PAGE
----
Reprinted from BreakPoint with permission.

In a recent article in the New York Times, Caryn James discusses "one of the year's hottest topics" in movies and on TV: infidelity. Whether it's recent movies like Closer and Kinsey, or the hit television series Desperate Housewives, cheating on your mate and then telling him or her about it is the order of the day. While James does a good job in describing the phenomenon, her explanation comes up short. That's because her explanation omits an important factor: that is, the nature of our creative class. In both Closer and Kinsey, a character admits to infidelity, expecting that being honest will somehow make up for their betrayal. In both cases, the betrayed party disabuses them of that notion. As Kinsey's wife tells him, the traditional restraints against adultery "keep people from hurting each other..." The unfaithful character in Desperate Housewives was prepared to tell her husband when her "confession" was interrupted by his arrest. What's behind this sudden interest in infidelity? According to James, it's a belief on filmmakers' part that "infidelity [is] one more fact of life." In these movies, "monogamy has come to seem an impossible goal; [thus] the new ideal is honesty about infidelity." In their estimation, filmmakers are portraying the world as it really is. There's another, albeit politically incorrect, explanation for the increased onscreen depiction of infidelity. In an essay about HBO's Sex and the City, Lee Siegel of the New Republic noted that the show's creators were gay men. This led him to suspect that the promiscuity on the part of the female characters was really "an ingenious affirmation of a certain type of gay-male sexuality," which is notoriously promiscuous.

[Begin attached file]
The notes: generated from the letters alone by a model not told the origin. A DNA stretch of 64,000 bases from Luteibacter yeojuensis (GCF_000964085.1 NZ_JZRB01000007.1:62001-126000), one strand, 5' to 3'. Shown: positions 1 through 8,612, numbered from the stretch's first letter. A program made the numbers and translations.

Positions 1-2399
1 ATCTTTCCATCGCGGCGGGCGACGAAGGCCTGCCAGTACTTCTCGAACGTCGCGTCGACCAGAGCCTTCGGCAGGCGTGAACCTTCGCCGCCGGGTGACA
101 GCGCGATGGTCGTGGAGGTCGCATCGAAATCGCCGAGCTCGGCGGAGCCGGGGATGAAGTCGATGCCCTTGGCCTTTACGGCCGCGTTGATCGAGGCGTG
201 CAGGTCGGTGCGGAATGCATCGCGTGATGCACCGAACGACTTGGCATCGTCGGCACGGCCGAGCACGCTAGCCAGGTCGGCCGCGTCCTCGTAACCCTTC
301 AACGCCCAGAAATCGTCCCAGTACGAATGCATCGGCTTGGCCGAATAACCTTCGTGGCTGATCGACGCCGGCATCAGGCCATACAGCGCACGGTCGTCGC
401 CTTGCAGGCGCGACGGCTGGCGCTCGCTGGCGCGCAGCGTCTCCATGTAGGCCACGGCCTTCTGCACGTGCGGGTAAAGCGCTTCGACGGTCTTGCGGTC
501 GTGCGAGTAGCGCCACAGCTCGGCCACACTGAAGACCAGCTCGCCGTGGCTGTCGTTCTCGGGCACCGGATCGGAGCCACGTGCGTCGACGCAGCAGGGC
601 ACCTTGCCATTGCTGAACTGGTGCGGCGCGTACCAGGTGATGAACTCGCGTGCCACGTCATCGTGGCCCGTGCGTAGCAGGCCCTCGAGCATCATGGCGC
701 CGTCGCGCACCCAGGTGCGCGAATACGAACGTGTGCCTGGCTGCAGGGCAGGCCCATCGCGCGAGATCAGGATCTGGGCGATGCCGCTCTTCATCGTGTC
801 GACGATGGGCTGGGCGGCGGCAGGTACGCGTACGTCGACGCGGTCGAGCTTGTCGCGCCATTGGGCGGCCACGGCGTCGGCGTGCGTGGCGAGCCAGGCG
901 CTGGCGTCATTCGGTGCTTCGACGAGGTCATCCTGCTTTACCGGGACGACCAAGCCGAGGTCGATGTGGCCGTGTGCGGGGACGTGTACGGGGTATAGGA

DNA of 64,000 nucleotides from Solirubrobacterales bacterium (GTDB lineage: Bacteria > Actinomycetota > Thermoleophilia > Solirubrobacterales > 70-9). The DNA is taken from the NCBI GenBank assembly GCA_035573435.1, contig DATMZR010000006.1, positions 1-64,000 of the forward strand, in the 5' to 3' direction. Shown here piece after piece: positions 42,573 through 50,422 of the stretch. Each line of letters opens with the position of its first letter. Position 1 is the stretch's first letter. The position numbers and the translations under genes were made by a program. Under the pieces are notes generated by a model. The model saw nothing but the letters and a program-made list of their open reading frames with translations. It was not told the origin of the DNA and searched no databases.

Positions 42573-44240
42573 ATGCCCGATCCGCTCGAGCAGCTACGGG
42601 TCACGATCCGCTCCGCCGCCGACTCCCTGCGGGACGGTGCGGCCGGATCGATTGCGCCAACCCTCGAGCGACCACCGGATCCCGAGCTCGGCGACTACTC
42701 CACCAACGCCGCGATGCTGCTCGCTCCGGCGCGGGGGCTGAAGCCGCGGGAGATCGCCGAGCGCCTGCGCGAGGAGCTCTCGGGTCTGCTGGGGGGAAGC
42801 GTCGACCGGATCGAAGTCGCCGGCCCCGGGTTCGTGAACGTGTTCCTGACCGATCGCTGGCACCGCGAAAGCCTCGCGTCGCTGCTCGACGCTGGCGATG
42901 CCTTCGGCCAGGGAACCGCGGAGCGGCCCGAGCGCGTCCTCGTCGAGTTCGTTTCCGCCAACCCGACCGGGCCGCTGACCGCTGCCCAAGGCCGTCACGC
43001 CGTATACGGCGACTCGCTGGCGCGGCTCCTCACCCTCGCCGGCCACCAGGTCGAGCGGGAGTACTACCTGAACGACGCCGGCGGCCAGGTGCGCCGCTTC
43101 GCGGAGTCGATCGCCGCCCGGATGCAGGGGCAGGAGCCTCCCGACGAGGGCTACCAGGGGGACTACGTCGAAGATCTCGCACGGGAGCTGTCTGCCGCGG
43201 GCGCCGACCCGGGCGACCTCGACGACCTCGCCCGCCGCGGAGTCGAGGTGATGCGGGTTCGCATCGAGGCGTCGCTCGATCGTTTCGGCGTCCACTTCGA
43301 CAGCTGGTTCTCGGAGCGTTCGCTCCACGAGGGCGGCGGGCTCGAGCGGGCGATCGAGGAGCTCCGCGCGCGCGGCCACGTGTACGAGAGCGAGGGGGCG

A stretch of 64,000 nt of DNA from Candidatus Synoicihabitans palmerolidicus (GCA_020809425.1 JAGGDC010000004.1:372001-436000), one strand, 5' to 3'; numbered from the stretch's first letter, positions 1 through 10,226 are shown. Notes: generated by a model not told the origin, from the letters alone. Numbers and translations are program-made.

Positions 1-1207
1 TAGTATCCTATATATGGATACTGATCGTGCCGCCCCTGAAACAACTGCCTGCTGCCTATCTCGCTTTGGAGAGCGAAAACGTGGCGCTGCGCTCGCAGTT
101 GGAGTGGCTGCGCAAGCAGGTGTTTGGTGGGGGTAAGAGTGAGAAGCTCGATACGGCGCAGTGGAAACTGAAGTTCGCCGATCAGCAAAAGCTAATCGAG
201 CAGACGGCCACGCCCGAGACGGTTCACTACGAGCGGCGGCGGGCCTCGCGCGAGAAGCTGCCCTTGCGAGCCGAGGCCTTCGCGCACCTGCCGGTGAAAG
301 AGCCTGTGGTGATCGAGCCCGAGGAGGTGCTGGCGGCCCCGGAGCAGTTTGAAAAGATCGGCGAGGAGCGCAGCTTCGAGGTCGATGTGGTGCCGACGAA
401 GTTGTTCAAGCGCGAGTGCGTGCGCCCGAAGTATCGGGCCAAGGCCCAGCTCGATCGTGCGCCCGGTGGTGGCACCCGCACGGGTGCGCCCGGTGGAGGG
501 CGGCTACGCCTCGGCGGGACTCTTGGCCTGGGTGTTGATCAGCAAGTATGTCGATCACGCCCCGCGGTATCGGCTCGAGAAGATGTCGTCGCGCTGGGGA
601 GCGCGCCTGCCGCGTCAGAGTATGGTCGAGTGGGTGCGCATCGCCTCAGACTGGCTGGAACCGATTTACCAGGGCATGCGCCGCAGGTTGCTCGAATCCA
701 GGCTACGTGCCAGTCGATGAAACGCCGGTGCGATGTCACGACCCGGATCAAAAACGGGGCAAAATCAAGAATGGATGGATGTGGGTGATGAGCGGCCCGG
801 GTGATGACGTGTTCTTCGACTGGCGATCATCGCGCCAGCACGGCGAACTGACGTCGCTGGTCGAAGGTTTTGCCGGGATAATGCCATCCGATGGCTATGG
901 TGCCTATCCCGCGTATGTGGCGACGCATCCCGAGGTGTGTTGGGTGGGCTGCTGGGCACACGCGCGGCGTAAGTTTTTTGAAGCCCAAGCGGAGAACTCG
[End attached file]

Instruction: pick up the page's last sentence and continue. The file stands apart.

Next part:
Siegel called the popular show "the biggest hoax perpetrated on straight single women in the history of entertainment." Single women who saw themselves in the relationships and anonymous sex portrayed on the screen were actually watching what was a justification for the gay men who produce the show. The same thing may be happening in Desperate Housewives. Like Sex and the City, its creators are also gay men. It's altogether likely that the show's misgivings about marriage and family life reflect the creators' own concerns. Now, no matter what you hear, there is no substantial evidence of a strong desire on the part of most gay men to marry and start families. Even advocates of same-sex "marriage" acknowledge that gay ideas about fidelity differ from those of heterosexuals. And so these ideas are finding their way onto the big and small screens. I'm not talking about a conspiracy or a deliberate agenda. I'm talking about a worldview, one that is much more prevalent among our "edgy" creative class than in the population at-large. And it is not just gay men. Writers like Richard Florida have written about the link between creative people and indulging in so-called "alternative lifestyles." This link makes socially liberal views on cultural matters, like same-sex "marriage," almost mandatory in Hollywood.

So it shouldn't surprise anyone that "monogamy has come to seem an impossible goal" on TV and in the movies. But believing that life onscreen is just like real life would be the worst kind of hoax: self-deception.

more from beliefnet and our partners
Close Ad